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How to Brew a Great Cup of New York Gourmet Coffee
The art of brewing a great cup of coffee is less about technique and more about knowing what you like. Strong and robust? Smooth and mellow? Only in the morning? As an afternoon pick-me-up?
Whatever your preference, here are some tips to brew the perfect cup:
1. Know your brewing system. Everything else follows.
Like many of us, you probably have an automatic drip system. These brewers shower almost-boiled water (190-200º F) through the ground coffee and into a carafe. The best machines feature thermal carafes and water temperature controls, and some even have a built-in timer to start the brewing process just as you’re waking up. What bliss! They use either paper filters or permanent gold-plated or gold-tone reusable coffee filters (our personal recommendation). There are also manual-drip brewing systems that work great! These devices allow you to pour just-boiled water over the coffee grounds. The coffee is then collected in the lower portion of the device or directly into your cup.
Another system is the French press. Here, coffee grounds are placed in a canister and just-boiled water is added directly to the coffee. After the proper brewing time (3-4 minutes) has elapsed, a plunger forces the grounds down to the bottom of the pot and, voilà, a great cup of coffee.
When using any carafe or beaker to brew and/or store brewed coffee in, you will get better results from pre-heating the container with just-boiled water. Thermal carafes will hold hot water overnight, so you can warm your carafe before the sun rises.
The percolator brewing method is worth mentioning for a few reasons. First, up until 1971, it was how 90% of Americans made their daily brews. Percolators re-circulate boiled water over the coffee grounds until the desired strength is reached. While some folks love percolated coffee, this method does not produce the best-tasting coffee. At New York Gourmet Coffee, we recommend using one of the aforementioned drip methods.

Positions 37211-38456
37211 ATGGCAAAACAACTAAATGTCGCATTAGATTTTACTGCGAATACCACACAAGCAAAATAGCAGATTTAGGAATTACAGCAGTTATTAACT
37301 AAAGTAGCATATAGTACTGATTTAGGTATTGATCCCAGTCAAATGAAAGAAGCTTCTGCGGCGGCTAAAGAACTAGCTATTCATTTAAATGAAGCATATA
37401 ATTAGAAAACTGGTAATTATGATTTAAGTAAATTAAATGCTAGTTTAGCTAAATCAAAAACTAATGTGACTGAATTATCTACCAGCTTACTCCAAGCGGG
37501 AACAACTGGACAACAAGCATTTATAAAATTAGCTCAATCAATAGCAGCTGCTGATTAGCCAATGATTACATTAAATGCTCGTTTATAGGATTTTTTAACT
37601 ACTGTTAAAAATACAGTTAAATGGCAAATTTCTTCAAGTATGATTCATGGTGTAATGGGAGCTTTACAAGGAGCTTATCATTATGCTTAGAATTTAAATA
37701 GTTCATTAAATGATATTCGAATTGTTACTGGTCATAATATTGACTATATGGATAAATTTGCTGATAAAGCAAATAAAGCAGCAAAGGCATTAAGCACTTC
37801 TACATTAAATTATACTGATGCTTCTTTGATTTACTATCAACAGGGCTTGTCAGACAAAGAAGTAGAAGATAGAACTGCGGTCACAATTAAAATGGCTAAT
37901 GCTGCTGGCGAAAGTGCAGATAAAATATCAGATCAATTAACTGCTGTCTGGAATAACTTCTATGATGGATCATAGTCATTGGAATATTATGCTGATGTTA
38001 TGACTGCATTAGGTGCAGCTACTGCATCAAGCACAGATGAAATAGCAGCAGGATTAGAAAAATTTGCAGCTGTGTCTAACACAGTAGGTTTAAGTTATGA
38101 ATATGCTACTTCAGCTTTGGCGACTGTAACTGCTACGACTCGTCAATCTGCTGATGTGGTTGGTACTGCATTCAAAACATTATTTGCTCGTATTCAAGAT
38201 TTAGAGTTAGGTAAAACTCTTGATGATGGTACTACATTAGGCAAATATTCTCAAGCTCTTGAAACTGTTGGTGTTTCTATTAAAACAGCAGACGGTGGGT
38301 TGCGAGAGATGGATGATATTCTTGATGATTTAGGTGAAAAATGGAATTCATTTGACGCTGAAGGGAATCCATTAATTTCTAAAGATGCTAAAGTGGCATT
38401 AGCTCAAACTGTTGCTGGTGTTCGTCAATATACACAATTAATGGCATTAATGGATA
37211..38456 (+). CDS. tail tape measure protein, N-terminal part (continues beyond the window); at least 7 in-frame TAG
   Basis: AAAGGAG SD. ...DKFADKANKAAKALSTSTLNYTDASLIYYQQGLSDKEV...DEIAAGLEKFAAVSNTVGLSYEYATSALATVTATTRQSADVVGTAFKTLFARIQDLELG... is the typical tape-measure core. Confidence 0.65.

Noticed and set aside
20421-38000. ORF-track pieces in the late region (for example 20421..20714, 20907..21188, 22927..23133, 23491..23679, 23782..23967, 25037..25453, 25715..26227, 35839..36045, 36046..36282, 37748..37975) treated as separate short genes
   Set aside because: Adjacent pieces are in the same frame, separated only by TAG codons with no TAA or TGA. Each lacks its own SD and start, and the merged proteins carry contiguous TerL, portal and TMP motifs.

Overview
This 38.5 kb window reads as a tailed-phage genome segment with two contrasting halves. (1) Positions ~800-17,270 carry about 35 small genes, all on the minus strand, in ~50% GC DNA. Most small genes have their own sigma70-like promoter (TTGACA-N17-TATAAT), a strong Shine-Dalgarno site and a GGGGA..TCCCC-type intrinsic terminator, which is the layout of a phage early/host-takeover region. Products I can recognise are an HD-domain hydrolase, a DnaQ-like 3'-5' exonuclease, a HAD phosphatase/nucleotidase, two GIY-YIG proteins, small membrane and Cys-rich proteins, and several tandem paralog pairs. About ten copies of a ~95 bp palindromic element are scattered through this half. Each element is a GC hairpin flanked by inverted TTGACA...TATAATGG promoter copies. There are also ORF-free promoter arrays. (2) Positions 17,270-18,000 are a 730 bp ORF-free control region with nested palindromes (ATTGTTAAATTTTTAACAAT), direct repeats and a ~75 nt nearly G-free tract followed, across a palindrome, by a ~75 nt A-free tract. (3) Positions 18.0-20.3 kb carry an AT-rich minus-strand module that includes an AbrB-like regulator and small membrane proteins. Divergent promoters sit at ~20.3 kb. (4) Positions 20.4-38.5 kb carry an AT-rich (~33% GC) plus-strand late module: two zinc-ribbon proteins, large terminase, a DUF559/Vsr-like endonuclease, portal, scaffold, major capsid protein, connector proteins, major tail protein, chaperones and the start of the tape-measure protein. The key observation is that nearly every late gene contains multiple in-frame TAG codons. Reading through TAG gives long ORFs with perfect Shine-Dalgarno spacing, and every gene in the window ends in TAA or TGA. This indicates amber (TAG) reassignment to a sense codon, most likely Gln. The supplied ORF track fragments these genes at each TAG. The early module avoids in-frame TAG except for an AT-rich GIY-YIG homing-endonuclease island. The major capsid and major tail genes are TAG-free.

2. Use filtered water.
If your water does not taste good, neither will your coffee. We do not recommend using distilled or softened water. Coffee needs the minerals present in water to create the best-tasting brew.
3. Use the proper grind for your coffee maker.
For drip coffee makers, use a medium grind. The result of using a very fine grind, designed for espresso, in a drip coffee maker is a very bitter-tasting cup. If you are using a French press or a percolator, use a coarse or large grind. We recommend grinding your coffee just before you brew.
4. Use the right amount of ground coffee.
The recognized standard amount of ground coffee is 10 grams for every 6 ounces of water, or approximately 2 tablespoons of coffee per 6 ounces. With this amount as a starting point, if your brew is too strong, use less ground coffee. Conversely, if you like it stronger, use more ground coffee. Don’t change the grind.
5. Achieve the proper water temperature.
For maximum flavor, water should be 195º - 200º F. If you are using a manual system, like a Chemex, Melitta, or French press, let the water stand for 30 seconds after boiling. This way it can cool before you begin to pour.
6. Watch your extraction time (the amount of time the water is in contact with the coffee).
With a French press, you control the amount of time that the ground beans are in contact with the water. This should be approximately four minutes. In all other systems, factors like gravity and the construction of the filter basket contribute to the extraction time. Ideally, the water will be in contact with the coffee grounds for 3 – 6 minutes.
7. Keep that coffee hot, without burning it.
If you are making a pot of coffee, chances are pretty good that you won’t be drinking it all in one sitting. But you also don’t want it to taste burnt or bitter, which can happen when you leave coffee on a heat source for an extended period of time. Use an insulated or vacuum carafe to keep it hot; coffee will be much tastier this way. Also, remember to pre-heat your thermal carafe to keep the coffee hotter for a longer period of time.
And there you have it: a great cup of coffee, just the way you love it.